Sadlier : If you're talking about all previous Camaros, I'll grant your point. But I have a hunch this one will be different.
Sadlier : Look at what the Mustang GT Track Pack did with a solid rear axle...over 68 mph in the slalom . Camaro's heavier, but it's got a more sophisticated suspension. [Camaro SS managed a 68.6 mph slalom time in our first full test -- Ed.]
Riswick : Oh, absolutely.
Sadlier : I think it could strike a pretty bitchin' balance between the Euro and the American ends of the spectrum.
Riswick : But it's still enormous.
Sadlier : That I can't deny.
Riswick : You'll have the numbers, but that tricky bit about preferring a small-car feel would always be looming. I'm afraid driving the Camaro will be like running through a china shop with a water park inner tube around me.
Sadlier : But the current M3 is 3,700 pounds ...the Audi S5 must be pushing 4,000 ...
Riswick : Not weight. Dimensions
Sadlier : Ah. But is the Camaro really that gigantic?
Riswick : Gotta be. That ain't a small car. It's a smaller G8, but the G8 is XXL.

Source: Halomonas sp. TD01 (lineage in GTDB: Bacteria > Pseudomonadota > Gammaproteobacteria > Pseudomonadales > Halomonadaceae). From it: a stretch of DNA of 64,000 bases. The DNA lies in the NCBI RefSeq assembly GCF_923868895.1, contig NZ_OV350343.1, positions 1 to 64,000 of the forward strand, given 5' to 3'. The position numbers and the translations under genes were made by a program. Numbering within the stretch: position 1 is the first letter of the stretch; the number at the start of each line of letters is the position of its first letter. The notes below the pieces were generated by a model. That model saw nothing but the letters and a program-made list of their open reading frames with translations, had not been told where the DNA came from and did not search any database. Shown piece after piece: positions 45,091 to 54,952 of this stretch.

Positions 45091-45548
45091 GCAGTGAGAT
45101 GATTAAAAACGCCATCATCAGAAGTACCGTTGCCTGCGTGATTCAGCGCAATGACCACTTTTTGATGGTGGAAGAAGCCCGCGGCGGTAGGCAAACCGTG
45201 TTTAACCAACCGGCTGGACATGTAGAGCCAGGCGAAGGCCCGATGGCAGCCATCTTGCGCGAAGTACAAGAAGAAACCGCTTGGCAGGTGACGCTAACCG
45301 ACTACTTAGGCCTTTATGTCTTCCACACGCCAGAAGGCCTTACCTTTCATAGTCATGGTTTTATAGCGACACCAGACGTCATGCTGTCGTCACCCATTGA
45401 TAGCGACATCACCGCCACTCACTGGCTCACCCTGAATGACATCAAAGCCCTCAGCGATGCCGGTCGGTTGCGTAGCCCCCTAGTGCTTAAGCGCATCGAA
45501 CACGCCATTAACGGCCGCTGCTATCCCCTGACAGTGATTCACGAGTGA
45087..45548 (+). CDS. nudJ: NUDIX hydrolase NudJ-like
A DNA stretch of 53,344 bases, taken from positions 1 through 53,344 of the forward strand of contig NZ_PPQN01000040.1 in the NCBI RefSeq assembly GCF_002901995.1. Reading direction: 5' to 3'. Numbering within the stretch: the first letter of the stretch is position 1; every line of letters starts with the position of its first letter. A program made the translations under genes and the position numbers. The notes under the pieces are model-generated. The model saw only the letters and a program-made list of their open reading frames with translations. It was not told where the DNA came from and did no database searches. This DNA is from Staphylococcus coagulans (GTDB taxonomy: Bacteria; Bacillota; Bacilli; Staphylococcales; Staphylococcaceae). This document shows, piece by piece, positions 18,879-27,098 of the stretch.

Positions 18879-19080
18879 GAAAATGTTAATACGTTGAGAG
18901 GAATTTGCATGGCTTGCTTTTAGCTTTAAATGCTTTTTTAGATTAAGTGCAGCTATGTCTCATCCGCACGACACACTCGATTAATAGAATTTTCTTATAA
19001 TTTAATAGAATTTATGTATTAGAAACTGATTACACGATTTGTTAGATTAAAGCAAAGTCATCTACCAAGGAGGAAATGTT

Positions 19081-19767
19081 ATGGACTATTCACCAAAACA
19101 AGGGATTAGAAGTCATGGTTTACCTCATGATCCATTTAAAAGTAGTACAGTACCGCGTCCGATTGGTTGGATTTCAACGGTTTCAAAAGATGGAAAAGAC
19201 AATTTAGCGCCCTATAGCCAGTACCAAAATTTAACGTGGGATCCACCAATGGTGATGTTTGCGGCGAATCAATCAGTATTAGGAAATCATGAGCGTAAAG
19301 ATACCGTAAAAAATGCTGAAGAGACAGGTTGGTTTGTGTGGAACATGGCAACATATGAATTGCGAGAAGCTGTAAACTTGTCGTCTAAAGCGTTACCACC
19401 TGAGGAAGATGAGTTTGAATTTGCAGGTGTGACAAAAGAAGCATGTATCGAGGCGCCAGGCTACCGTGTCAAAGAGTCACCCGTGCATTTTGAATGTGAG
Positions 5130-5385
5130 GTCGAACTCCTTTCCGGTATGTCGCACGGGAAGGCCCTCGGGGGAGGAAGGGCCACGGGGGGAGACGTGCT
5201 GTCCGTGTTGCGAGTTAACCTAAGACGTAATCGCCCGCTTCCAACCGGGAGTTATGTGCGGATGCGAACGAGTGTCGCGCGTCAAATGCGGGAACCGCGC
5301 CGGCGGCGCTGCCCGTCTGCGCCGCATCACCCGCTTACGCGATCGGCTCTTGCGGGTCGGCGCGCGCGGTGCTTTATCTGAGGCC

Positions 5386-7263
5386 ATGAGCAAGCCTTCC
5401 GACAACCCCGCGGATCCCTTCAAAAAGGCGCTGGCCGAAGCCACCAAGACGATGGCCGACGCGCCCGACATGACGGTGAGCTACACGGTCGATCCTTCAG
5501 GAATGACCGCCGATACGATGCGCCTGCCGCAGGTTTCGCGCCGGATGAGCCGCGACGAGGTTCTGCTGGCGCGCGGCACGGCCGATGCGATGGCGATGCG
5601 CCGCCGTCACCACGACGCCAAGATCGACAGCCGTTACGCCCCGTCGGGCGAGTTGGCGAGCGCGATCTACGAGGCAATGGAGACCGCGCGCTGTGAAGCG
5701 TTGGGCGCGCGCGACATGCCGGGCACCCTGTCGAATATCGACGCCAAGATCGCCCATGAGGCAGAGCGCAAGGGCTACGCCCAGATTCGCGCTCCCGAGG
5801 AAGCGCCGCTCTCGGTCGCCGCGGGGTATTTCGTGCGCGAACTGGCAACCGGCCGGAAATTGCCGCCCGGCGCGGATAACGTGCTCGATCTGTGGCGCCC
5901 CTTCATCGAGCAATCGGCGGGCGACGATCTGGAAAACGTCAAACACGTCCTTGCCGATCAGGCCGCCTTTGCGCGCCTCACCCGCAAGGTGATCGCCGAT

Riswick : It will never have the sports-car feel of the 135.
Sadlier : Alright, the Camaro's 8 inches longer than the S5. You might have a point
Riswick : holy schnikeys
Sadlier : 4.3 inches longer than a C63.
Riswick : Don't forget the Challenger is a smaller version of the Charger
Sadlier : Yeah, well, get this -- the Camaro is 190.4 inches long. The Challenger is 197.7 !
Sadlier : That must be almost G8 territory.
Riswick : G8 is 196.1 inches long . Challenger's actually longer.
Sadlier : Zoinks! No wonder the Challenger drives like a tugboat.
Riswick : Well, that and it was tuned on Lake Nurburgring in Wisconsin.
Sadlier : Still, the Camaro's more than 7 inches shorter than the Challenger, and within shouting distance of the C63. I'm going to give it the benefit of the doubt.
Sadlier : Let's revisit this after we get our hands on one.
Riswick [in Canadian ]: How a-boat we do that.